The last two columns show the incremental cost for buying the next-best cap and the incremental improvement of the worst-case rate. For instance, to move from the 3.00%-strike to the 2.75%-strike requires paying up 0.13 percent or 13 basis points, and for that you’d be able to improve the worst-case cost by 21 basis points. Upgrading further would require an additional 15 basis points in the annualized premium, to improve the worst-case cost by another 20 basis point. We can see that incremental per annual costs are getting larger as we move down the page, but the improvements in the worst-case costs of funds are getting smaller. Importantly, however, the incremental premium amount is a one-time increase, but the change in the worst-case rate applies for all of the years during the hedge horizon.

The choice of the cap ultimately boils down to selecting from the available offerings, appreciating that this choice involves a trade-off. If interest rates were to rise sharply and remain high, the cap that offers the lowest worst-case outcome would be the preferred choice. (This is the situation when all of the caplets ultimately expire in-the- money.) On the other hand, if rates were to drop sharply and remain low, the cheapest option, or even no option at all, would yield the lowest cost funding. (This is the case when all of the caplets expire out-of-the-money.) Unfortunately, at the time we have to make our purchase decision, we can’t know which cap will yield the best results, because we don’t know the future course of interest rates. A forecast might guide our choice, but it’s not clear that our forecast will be right. This lack of certainty about future interest rates is what’s causing us to hedge in the first place!

A cap, like any option, functions like a form of insurance. The choice of the strike price is like the selection of the deductible: A higher (lower) strike price is analogous to a larger (smaller) deductible. Thus, the choice of the strike price should reflect consideration of (a) what you can afford to pay in the upfront premium with (b) the amount of higher interest expense that you might be able to absorb comfortably. The cap should cover any incremental interest expense beyond the amount you would be willing to bear on your own.

Accounting concerns

At this point, it’s appropriate to draw a distinction between the economics of using caps and the associated accounting. Most companies using caps would want to account for their caps using cash flow hedge accounting. Without hedge accounting, all gains or losses on the purchased cap—both realized and unrealized—would flow through current earnings. Thus, without hedge accounting, the current earnings would capture cap results that were intended to cover the economic risks associated with future interest rates. Hedge accounting, on the other hand, allows for a deferral of at least some portion of the cap’s gains or losses relating to future accrual periods. Hence, hedge accounting would tend to mitigate income volatility, relative to the normal or undesignated accounting treatment, making hedge accounting the preferred accounting treatment for most companies.

Critically, hedge accounting isn’t automatically available. Reporting entities must qualify by properly documenting the hedge relationship and satisfying specific conditions. Even if they meet prerequisites, a variety of accounting outcomes might arise, depending upon the way in which the processes outlined in the documentation when it was prepared at the outset of the hedge.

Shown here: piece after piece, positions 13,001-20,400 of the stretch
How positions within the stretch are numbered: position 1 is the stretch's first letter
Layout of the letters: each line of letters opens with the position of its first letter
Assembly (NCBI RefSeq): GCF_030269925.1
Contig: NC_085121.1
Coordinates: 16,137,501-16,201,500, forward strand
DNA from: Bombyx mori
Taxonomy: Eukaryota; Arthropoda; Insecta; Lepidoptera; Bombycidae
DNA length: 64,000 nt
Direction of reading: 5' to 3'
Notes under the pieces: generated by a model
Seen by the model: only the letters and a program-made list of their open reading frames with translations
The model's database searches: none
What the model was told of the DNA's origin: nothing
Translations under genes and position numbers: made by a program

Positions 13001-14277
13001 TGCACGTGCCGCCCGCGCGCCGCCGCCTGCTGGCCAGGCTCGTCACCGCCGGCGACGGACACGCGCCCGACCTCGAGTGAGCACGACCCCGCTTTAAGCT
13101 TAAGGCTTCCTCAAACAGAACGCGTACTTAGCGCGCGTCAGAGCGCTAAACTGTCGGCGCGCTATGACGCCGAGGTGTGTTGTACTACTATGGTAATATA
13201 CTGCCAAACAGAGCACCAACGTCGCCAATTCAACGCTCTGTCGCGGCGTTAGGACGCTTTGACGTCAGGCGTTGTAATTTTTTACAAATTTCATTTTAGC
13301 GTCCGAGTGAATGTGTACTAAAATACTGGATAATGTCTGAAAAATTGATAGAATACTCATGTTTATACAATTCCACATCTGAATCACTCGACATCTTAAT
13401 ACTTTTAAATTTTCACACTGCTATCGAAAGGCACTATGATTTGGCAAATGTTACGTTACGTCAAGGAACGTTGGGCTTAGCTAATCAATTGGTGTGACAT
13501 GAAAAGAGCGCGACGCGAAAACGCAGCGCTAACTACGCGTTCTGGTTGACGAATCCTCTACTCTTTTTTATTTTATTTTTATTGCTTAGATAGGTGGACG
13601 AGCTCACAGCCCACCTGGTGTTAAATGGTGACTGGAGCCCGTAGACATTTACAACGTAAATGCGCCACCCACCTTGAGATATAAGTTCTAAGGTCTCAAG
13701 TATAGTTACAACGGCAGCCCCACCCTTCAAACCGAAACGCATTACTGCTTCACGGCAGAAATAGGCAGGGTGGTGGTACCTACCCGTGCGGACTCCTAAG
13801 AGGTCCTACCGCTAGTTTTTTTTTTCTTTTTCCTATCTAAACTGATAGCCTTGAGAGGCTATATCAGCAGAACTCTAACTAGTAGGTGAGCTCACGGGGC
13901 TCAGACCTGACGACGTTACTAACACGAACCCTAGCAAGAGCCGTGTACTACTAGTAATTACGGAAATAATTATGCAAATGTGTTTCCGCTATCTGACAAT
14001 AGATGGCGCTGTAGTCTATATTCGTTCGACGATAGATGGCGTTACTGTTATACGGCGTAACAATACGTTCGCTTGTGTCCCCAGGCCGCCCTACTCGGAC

That said, most companies would likely opt to apply a procedure spelled out in Derivatives Implementation Issue (DIG) G20, “Assessing and Measuring the Effectiveness of a Purchased Option Used in a Cash Flow Hedge.” This DIG issue dictates that the cost of the cap must be recognized in earnings, using the so-called caplet method. That is, the cost per period will move higher and higher, reflecting the fact that a caplet for a closer accrual period is a shorter-term option, while a caplet for a more deferred accrual period is a longer-term option.

Consider the three-year, 2.50%-strike price cap, shown in the table above to have a starting premium of 0.96 percent. We see from the following table that this cap is actually a portfolio of 12 caplets, one for each quarter. The closest three caplets happen to have negligible initial values, rounding to zero, but caplet prices rise thereafter. The most distant caplet has an initial value equal to 0.235 percent. Find the worst-case effective rate by adding the strike price of the cap, in this case, 2.50 percent, to the annualized caplet premium, four times the starting premium. For the first three quarters, the worst-case interest rate would be 2.5 percent, but thereafter it rises, reaching 3.44 percent by quarter 12.

Figure 2

No doubt, this unequal cost recognition will serve as a disincentive because higher interest expenses toward the end of the hedge horizon may be unacceptable even when lower costs early on offset them. On the other hand, for those companies that like the idea of back loading costs, the FASB has created a license to do exactly that. Such is life until FASB changes the rules. But don’t hold your breath.

Caps and swaps

Caps may not be for everyone, but far too many companies disregard them categorically—possibly due to accounting considerations, but more likely due to the up-front cash requirement. To reject caps on either basis is woefully shortsighted because, more often than not, rejecting caps means embracing swaps.

Swaps generally bear no analogous up-front costs, but neither are they “free.” The cost of the swap is a function of foregone opportunities, and it appears in swap losses, which don’t fully show until the hedge is complete. In contrast, the cost of a cap, its premium, is known at the outset. This cost may turn out to be considerably cheaper than ultimate swap losses.

Managers who ignore this possibility operate at a disadvantage.